Oregon bill cuts slack for medical cannabis providers, creates the Oregon Cannabis Commission

Logan Lowrey-Rasmussen

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A house bill in Oregon’s legislature was recently passed, allowing growers in the Oregon Medical Cannabis program to sell up to 20 pounds in excess amounts to the social-use program, while also placing the framework for the Oregon Cannabis Commission.

HB 2198 was quickly passed through the Oregon legislature, and is currently awaiting the governor’s signature.

The excess cannabis allowed to be harvested by medical growers with the passage of the bill is projected to provide an incentive for them to enter the social cannabis industry.

The bill will also allow dispensaries to be within 1,000 feet of schools, as long as there is a physical barrier preventing children from accessing the premises. Patients will now be allowed to grow 12 mature plants at a single address, or an unlimited number of immature plants under 24 inches tall.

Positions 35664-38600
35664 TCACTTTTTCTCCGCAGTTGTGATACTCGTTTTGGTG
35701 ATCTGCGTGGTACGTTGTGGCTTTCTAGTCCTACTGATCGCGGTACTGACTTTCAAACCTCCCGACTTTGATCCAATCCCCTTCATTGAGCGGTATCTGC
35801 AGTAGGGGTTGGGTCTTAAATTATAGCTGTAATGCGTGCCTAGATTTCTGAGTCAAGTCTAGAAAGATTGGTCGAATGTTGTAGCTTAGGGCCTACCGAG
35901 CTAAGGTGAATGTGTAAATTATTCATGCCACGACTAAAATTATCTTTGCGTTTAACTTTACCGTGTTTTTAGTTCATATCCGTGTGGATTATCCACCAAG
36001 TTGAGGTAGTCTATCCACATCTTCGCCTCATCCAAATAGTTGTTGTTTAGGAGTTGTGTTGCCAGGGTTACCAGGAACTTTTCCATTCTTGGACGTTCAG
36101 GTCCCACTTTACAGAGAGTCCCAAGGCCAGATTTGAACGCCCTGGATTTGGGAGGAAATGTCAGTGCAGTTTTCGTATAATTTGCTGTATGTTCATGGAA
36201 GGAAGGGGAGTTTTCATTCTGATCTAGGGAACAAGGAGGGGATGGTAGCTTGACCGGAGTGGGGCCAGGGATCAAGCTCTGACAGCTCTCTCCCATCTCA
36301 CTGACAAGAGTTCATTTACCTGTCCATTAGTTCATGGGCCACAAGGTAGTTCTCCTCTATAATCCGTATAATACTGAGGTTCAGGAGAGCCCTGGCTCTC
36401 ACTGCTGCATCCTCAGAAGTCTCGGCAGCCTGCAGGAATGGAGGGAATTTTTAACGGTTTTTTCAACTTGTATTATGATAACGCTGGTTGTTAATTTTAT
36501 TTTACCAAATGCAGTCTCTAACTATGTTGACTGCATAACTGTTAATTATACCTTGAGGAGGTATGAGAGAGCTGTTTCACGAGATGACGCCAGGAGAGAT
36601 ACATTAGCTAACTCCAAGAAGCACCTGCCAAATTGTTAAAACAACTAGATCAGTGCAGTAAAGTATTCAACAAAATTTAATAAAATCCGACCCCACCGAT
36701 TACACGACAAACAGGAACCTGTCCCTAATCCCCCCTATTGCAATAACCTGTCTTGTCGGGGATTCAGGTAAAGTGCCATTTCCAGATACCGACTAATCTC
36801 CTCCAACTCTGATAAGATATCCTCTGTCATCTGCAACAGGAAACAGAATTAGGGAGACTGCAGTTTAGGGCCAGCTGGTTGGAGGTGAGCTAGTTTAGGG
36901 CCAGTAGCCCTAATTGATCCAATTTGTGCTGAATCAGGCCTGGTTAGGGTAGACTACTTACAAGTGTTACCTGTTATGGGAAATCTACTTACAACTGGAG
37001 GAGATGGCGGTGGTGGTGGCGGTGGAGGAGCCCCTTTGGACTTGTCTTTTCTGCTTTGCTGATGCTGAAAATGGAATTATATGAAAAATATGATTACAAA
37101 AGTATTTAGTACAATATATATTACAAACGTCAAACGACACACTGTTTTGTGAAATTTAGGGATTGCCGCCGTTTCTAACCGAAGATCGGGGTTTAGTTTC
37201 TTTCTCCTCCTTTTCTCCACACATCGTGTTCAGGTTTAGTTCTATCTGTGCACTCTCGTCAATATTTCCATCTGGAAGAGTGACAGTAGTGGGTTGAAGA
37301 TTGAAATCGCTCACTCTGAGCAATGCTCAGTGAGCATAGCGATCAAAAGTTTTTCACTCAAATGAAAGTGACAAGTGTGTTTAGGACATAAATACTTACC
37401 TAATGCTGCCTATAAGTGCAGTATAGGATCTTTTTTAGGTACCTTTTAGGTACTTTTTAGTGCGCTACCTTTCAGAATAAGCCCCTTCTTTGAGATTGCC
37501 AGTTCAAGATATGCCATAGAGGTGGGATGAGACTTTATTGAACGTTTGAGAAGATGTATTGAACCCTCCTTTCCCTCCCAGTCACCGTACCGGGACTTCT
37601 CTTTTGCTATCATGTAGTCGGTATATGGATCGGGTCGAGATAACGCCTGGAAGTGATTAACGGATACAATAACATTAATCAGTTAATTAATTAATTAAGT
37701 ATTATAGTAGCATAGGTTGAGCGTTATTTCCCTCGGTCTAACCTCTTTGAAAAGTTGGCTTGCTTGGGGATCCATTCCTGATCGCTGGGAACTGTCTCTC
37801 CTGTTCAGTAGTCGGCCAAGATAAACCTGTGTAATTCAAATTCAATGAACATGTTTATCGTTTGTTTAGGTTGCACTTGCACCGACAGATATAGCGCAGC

HB 2198 comes into play as Oregon’s medical cannabis program withered with the rise of social cannabis.

The Oregon Cannabis Commission will meet at least once per quarter and advise the governor of Oregon on cannabis legislation.

The commission will consist of one medical cannabis patient, physician, police officer, representative from the Oregon Liquor Commission, representative from the Oregon Health Authority, and one person that is informed about research proposal grant protocol. They will each serve a four year term at the discretion of the governor.

The bill will eliminate the Advisory Committee on Medical Cannabis and give the commission power to advise the Oregon Health Authority and the Oregon Liquor Control Commission. It will also develop long-term strategic plans to sustain the program and make it affordable for patients.